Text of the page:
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How An EHR Makes A World Of Difference - EHR News & Industry Resources

How An EHR Makes A World Of Difference - EHR News & Industry Resources | EHR and Health IT Consulting | Scoop.it
Imagine, sometime in the future, how great it will be when every doctor and patient will be using the power and convenience of the mobile EHR (and for you doc’s out there, imagine a mobile EHR that is simple, effective, and easy to use – but I digress).  I bring this up, because while on vacation in Hawaii a few years ago, I fell and was dragged on a reef that did some not so great things to my back as you might imagine.  Well, I was lucky enough to be near a fairly large clinic to get stitched up, but that is where the convenience factor ended. After filling out form after form in their waiting room, I was finally taken care of.  I know I’m offering just the patient’s point of view here, but the customer experience really is what is defining success for businesses – everyone knows it, right? So, let me paint the picture of going through a traumatic experience without the benefit of an EHR system.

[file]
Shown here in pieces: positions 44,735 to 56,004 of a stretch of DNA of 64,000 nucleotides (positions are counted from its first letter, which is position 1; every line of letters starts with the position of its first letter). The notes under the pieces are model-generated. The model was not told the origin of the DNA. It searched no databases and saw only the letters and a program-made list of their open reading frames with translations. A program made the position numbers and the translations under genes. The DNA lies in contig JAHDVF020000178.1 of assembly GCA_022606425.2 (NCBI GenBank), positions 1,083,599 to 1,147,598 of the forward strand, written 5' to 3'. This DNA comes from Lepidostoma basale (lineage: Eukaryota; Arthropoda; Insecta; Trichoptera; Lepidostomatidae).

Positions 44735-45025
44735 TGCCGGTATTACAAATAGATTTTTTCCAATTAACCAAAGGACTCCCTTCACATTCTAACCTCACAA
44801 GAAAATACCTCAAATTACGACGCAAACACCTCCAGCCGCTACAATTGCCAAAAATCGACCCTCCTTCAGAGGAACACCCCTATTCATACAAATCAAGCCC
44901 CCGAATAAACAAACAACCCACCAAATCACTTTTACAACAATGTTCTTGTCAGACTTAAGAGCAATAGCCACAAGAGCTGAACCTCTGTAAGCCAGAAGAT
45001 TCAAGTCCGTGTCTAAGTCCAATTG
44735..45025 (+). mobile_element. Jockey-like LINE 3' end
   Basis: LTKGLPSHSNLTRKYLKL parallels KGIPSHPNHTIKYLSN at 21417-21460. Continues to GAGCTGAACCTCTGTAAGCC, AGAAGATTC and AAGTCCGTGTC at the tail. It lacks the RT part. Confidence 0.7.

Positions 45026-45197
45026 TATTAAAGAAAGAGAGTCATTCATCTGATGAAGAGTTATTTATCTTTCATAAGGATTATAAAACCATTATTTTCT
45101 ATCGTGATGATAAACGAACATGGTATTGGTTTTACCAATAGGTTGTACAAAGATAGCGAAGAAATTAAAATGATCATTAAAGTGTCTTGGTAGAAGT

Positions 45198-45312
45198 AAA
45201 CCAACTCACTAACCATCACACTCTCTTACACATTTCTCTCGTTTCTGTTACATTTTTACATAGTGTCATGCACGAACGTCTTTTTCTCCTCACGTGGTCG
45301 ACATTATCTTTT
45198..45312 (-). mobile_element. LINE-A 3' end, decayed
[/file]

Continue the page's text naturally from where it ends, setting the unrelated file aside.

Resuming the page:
I can’t think of anything more ridiculous than expecting someone who can barely move to fill out a full medical history, let alone being able to actually remember what medications they’re allergic to.  I can’t even remember my medication allergies on a good day to be honest with you.   During this process, it was all I could do to push through the burning pain I felt on my back and I worried if my wounds were infected, and how many stitches I would need. There had to be a better way to be taken care of – the whole waiting and filling out forms thing felt like torture and certainly not the way I’d imagined spending my vacation.